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U.S. gets an F in science & technology

Nov. 11, 2013 - 11:20AM   |  
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Kevin Coleman is a senior fellow at the Technolytics Institute and former chief strategist at Netscape. (File)
Kevin Coleman is a senior fellow at the Technolytics Institute and former chief strategist at Netscape. (File) ()
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Reports about technology-related national security threats seem to appear daily. Last week was no exception, but this one has raised the eyebrows of many in the intelligence community, the military, academia, the defense industry, our government leadership and beyond.

The report was by the National Commission for the Review of the Research and Development Programs of the United States Intelligence Community. (The unclassified version is available from the Federation of American Scientists.) Included in the report is a statement by the commission that sets the tone for just how serious this issue has become.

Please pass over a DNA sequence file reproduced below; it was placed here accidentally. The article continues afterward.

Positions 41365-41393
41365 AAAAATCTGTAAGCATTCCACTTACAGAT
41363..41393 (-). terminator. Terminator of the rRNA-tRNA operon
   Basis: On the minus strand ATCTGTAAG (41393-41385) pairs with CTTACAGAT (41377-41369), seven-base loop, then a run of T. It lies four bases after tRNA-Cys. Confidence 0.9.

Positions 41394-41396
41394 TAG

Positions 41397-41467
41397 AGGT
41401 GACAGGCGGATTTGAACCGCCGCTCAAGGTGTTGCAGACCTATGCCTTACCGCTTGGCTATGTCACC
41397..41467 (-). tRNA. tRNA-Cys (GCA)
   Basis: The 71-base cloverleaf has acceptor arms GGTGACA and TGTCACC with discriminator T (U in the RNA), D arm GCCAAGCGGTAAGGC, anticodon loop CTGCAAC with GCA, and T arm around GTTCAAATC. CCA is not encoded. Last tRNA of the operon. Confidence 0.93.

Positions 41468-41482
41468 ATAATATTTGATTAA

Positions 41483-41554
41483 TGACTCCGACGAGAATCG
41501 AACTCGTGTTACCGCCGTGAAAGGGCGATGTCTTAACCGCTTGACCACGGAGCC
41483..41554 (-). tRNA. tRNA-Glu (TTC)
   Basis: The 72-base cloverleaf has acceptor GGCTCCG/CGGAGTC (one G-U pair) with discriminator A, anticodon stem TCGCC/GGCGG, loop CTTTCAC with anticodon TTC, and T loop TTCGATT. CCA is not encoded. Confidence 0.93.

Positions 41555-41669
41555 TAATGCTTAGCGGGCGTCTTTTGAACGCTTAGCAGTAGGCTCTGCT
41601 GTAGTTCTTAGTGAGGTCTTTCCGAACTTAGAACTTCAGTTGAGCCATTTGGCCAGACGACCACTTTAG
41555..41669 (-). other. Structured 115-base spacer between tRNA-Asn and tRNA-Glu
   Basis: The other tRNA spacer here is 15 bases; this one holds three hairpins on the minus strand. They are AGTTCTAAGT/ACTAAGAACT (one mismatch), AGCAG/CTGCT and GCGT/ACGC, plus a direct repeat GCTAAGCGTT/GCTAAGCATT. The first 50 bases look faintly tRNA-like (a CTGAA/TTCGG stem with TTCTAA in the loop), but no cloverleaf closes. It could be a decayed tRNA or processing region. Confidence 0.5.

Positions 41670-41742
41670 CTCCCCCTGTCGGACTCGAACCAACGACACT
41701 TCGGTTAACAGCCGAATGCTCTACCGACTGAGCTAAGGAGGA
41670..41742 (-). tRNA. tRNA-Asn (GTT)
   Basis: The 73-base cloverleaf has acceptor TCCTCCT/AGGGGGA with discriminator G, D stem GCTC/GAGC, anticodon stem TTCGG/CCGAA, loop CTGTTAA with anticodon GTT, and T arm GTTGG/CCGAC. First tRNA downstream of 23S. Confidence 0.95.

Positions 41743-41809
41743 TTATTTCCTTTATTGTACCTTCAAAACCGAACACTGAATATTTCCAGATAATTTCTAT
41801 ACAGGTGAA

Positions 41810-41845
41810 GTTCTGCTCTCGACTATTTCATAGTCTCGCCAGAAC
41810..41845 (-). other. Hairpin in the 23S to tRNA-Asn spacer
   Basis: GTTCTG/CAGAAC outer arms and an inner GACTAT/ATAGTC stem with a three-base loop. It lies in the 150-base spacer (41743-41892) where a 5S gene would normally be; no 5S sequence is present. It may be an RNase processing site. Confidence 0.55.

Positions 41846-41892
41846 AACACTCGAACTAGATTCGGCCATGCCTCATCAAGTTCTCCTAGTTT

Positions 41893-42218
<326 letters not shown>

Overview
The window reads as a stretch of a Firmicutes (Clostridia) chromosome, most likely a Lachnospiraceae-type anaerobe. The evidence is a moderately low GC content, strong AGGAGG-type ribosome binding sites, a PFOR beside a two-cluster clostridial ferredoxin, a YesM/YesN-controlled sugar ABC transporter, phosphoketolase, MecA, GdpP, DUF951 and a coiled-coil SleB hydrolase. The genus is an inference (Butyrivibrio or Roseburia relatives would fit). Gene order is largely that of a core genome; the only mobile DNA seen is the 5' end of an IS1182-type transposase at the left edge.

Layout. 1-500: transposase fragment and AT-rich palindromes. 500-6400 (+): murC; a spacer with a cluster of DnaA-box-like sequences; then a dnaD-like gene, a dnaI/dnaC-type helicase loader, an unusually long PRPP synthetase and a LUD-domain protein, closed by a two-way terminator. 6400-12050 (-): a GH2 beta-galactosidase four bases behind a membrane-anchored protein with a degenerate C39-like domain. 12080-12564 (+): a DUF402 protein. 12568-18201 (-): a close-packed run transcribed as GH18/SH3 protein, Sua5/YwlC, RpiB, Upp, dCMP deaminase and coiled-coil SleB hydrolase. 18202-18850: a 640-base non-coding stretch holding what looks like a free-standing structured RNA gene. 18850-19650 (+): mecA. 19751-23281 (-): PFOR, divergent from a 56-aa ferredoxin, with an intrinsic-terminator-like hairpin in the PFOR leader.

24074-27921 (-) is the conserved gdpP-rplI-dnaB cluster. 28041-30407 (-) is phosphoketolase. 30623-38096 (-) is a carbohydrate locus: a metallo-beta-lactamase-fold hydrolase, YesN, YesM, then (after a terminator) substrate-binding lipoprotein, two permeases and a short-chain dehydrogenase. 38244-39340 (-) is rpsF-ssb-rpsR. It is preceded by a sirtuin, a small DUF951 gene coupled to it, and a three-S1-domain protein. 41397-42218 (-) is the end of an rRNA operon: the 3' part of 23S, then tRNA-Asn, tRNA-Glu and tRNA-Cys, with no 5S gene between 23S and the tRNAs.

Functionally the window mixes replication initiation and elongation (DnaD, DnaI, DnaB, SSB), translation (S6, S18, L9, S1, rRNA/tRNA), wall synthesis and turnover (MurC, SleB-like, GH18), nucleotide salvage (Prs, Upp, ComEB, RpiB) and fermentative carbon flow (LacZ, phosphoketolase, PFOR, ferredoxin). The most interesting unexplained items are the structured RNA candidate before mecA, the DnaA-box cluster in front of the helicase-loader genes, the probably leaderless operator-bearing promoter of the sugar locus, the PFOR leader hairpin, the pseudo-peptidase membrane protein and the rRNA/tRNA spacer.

“Failure to properly resource and use our own R&D to appraise, exploit, and counter the scientific and technical developments of our adversaries — including both state and non-state actors — may have more immediate and catastrophic consequences than failure in any other field of intelligence.”

The 45-page document (core content is less then 15 pages) not only identifies the shortcomings but offers suggestions to address them. Included is a six-bullet list that identifies the areas where our adversaries “use of S&T increasingly challenges IC capabilities in critical areas.” It also includes a dozen areas of research and development that are needed to “ensure that the IC’s capabilities remain preeminent.” Now stop and think for a minute about what the classified version of this report must say!

Many do not realize that the United States fell to third place (behind Japan and China) in patents issued. While that is only one measure, it is an important one given all that is at stake. The recognition and recommendations in this report should not be so shocking. Back in 2004 you could see this happening. When you add the theft of our intellectual property and research data to the view painted by this report, the picture becomes very ugly. All in all this is one report worth reading carefully and pushing our leaders until they properly address the underlying issues as soon as possible.

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